Scott’s Catholicism Blog
Because of his age, Pope Benedict has always known that his would not be one of the longest pontificates in the history of the Catholic Church, but he seems determined to make it one of the most significant in recent centuries. And considering the men who have occupied the Chair of Peter in the 19th and 20th centuries, that’s a tall order.
Yet the Holy Father is well on his way to fulfilling it. In his now-famous address to the Roman Curia on December 22, 2005, he set forth a plan to show to the world that there is no such thing as a “pre-Vatican II” and a “post-Vatican II” Church, but simply One Holy Catholic and Apostolic Church, upholding an unbroken Tradition from the time of the Apostles.
That required that Vatican II be interpreted through a “hermeneutic of reform” rather than a “hermeneutic of discontinuity and rupture,” which has characterized both proponents of the “spirit of Vatican II” and traditionalist critics of the council.
And Benedict set about putting his own words into action. He signed the motu proprio Summorum Pontificum on June 29, 2007, the Feast of Saints Peter and Paul. Summorum Pontificum freed priests to use the Traditional Latin Mass, and the date was significant: The Orthodox Ecumenical Patriarch sends representatives to Rome each year to take part in the celebration of the Feast of Saints Peter and Paul (and sometimes comes himself). The Orthodox have long been concerned about the decline of the liturgy in the Western Church, and the revival of the Traditional Latin Mass was seen as a major step in the right direction.
The motu proprio was released to the public on July 7, 2007—a date that takes on greater significance this year, in light of the release of Caritas in veritate on the same date. Three days after the release of Summorum Pontificum, which was an overture to the traditional Society of Saint Pius X (SSPX), Pope Benedict authorized the public release of “Responses to Some Questions Regarding Certain Aspects of the Doctrine on the Church.” It, too, was dated June 29, 2007, and it addressed another major concern of traditionalists—namely, the Catholic understanding, expressed in the Vatican II document Lumen Gentium, of the nature of the Church—and, by extension, the nature of those other churches and Christian communities that are not in full communion with the Roman Catholic Church.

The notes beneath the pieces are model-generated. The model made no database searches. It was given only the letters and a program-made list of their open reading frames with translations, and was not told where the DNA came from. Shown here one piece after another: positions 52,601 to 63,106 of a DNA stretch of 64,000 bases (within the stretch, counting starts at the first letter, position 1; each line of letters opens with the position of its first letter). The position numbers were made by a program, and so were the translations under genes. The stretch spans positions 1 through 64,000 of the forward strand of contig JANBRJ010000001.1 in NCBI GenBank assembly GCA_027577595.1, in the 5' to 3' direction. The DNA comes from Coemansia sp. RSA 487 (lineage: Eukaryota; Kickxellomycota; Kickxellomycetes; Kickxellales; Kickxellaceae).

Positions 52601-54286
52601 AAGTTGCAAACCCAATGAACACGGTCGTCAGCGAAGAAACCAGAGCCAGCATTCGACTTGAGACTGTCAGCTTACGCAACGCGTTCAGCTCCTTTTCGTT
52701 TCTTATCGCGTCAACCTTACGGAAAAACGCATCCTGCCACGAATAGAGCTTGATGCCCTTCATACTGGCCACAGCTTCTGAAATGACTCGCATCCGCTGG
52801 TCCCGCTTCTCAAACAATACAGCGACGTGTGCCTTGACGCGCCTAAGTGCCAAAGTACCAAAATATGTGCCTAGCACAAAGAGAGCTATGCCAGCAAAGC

Now, two years later, Pope Benedict has delivered a similar one-two punch. Caritas in veritate, as I have noted, is an extended exercise in the “hermeneutic of reform,” taking another document long criticized by traditionalists—Pope Paul VI’s 1967 social encyclical Populorum progressio—and situating it squarely within the mainstream of traditional Catholic social teaching. Delivered on the same date (July 7) as Summorum Pontificum (and signed on June 29, as Summorum Pontificum and “Responses” were), the message could not be clearer: All of these documents forum part of a unified plan to clear up confusion and misconceptions that have reigned in the Church since the closing of Vatican II.
Part two was the release of Ecclesiae unitatem the very next day. This motu proprio may seem unexciting, simply announcing the folding of the Pontifical Commission Ecclesia Dei into the Congregation for the Doctrine of the Faith, but what it signals is far more important. As far as Pope Benedict is concerned, all liturgical questions raised by the SSPX schism have been answered, and the groundwork has been laid for addressing the remaining doctrinal questions.
As the Holy Father notes in Ecclesiae unitatem,
The duty to safeguard the unity of the Church, with the solicitude to offer everyone help in responding appropriately to this vocation and divine grace, is the particular responsibility of the Successor of the Apostle Peter, who is the perpetual and visible principle and foundation of the unity of both bishops and faithful.
And thus it is significant that the results of all doctrinal discussions with the SSPX will be submitted “to the superior dispositions of the Supreme Pontiff.”
It is important always to keep in mind that the pope—any pope—is a man, and subject to personal failings. Even though he cannot err when speaking ex cathedra on a matter of faith or morals, he can make mistakes on practical matters.
Yet at many points in the history of the Church, when the Faith seemed most under attack and the Church Herself has seemed in disarray, the Holy Spirit has raised up a Supreme Pontiff who has led the Church out of Her troubles in truth, in charity, and in prudence.
I cannot help but feel that we might be in one of those times now.
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